Law firm Chapman Tripp and the Institute of Directors have produced a white paper calling on Government to take the lead in addressing opportunities, risks and challenges presented by artificial intelligence, by forming a working group.
Chapman Tripp partner Bruce McClintock said the legal implications of AI would be highly significant for law and policy and for the practice of law, and lawyers would have an important role in helping policymakers adapt existing laws and regulations.
“The Chapman Tripp and IoD white paper is a call to action for Government to form a working group to consider the implications of AI for New Zealand,” McClintock said.
“The Ministry of Transport has started working on safety standards and conditions for the operation of autonomous vehicles on public roads. Lawyers and policymakers will also need to consider whether legal regimes should be introduced or adapted – for example, to control the use of AI image recognition systems for surveillance systems and for medical radiography, or AI share trading systems that automatically execute trades on our stock markets.”
Earlier this month it was announced that the University of Canterbury and Christchurch Airport would stage the first New Zealand trial of a fully autonomous vehicle, at the airport, in early 2017.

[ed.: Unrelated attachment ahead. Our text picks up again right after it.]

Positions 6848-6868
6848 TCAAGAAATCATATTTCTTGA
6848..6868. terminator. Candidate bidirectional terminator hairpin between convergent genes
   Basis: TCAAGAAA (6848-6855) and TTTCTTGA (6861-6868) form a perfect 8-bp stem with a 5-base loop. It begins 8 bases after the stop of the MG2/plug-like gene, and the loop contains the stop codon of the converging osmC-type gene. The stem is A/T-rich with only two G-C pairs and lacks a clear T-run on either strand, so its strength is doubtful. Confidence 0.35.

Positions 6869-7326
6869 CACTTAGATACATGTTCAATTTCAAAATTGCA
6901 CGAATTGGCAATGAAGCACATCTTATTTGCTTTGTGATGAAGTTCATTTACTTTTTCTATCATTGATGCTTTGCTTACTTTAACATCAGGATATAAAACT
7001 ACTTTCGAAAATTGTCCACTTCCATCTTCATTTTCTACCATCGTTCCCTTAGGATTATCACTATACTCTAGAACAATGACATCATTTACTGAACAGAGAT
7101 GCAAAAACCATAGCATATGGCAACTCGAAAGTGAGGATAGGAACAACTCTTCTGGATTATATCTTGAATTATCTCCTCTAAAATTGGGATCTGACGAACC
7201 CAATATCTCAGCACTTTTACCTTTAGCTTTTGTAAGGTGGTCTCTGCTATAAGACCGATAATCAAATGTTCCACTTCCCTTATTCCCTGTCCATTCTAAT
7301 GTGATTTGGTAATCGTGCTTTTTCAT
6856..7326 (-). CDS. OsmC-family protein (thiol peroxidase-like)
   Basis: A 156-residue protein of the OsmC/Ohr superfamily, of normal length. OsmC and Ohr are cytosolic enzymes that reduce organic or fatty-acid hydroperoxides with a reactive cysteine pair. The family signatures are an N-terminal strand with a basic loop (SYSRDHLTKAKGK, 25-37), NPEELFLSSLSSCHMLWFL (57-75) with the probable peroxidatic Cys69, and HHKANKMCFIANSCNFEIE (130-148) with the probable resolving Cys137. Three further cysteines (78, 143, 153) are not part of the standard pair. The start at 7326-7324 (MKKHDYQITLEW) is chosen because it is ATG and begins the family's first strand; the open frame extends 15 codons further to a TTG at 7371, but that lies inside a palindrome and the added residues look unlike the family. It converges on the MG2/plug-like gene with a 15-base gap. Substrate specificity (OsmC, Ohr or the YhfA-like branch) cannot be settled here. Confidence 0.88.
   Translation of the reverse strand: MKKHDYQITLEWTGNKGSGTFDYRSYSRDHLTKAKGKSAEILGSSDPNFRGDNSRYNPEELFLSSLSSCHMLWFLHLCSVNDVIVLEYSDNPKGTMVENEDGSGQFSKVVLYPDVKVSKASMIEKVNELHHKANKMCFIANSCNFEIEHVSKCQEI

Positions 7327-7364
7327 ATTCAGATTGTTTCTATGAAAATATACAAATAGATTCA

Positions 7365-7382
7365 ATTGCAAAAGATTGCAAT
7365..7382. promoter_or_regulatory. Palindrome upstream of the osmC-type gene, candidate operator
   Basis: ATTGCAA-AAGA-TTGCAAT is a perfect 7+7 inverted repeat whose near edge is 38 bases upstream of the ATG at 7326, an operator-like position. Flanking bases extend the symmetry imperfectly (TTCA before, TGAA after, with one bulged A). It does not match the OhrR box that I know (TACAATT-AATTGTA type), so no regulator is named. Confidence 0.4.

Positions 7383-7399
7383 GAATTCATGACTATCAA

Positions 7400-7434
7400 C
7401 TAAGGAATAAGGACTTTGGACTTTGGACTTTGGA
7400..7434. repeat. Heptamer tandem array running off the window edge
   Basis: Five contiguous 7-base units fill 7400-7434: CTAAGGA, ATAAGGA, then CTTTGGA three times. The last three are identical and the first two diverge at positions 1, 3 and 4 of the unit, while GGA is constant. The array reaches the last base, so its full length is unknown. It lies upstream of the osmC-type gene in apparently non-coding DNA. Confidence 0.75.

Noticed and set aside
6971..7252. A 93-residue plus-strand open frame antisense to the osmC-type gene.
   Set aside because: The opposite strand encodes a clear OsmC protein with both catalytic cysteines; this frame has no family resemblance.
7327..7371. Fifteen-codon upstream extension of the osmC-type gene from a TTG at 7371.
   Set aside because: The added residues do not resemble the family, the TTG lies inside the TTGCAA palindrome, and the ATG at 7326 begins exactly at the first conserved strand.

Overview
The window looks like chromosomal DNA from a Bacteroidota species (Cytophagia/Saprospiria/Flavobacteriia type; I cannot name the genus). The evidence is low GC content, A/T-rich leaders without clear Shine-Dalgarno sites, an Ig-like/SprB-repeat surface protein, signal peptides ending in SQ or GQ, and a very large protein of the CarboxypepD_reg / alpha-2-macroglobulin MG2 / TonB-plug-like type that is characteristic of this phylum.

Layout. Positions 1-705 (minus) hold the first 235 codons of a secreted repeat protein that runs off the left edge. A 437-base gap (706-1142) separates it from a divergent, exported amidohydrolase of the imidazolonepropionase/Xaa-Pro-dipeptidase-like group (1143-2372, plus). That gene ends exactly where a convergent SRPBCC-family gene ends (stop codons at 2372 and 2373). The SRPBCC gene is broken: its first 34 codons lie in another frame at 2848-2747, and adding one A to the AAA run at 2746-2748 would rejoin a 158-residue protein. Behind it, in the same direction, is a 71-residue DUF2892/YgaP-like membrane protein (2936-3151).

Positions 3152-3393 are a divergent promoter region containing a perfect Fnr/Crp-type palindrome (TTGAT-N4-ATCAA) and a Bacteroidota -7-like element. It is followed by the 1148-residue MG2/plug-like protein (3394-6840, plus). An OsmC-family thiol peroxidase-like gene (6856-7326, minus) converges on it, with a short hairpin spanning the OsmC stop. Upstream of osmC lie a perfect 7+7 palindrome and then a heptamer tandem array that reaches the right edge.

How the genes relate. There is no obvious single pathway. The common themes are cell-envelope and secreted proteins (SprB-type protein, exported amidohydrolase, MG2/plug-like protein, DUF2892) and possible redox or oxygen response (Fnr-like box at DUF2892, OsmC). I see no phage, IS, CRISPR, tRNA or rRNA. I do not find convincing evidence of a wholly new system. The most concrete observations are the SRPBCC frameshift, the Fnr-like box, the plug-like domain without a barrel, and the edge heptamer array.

McClintock said: “AI technologies will also impact on workplace safety, requiring directors and organisations to consider how these technologies should be introduced and managed from a health and safety perspective.
“Initially, AI requires us to consider and adapt regulation in specific domains, such as for autonomous vehicles in transportation, or robotic medicine in healthcare. Over time, we will have to wrestle with the implications of AI for core legal principles like legal responsibility, agency and causation.”
McClintock cited the case in the ‘flash crash’ of the US stockmarket in 2010, where algorithmic trading systems caused a $US1 trillion crash and rebound, as demonstrating the unexpected outcomes of robotic technologies.
“It is this unpredictability that generates issues around foreseeability, causation and fault,” McClintock said. “While not a case for legal fault in that instance, it points to some of the issues we will see. It may be unfair to hold designers at fault for systems that act unpredictably but that could mean victims are left with no recourse for compensation.”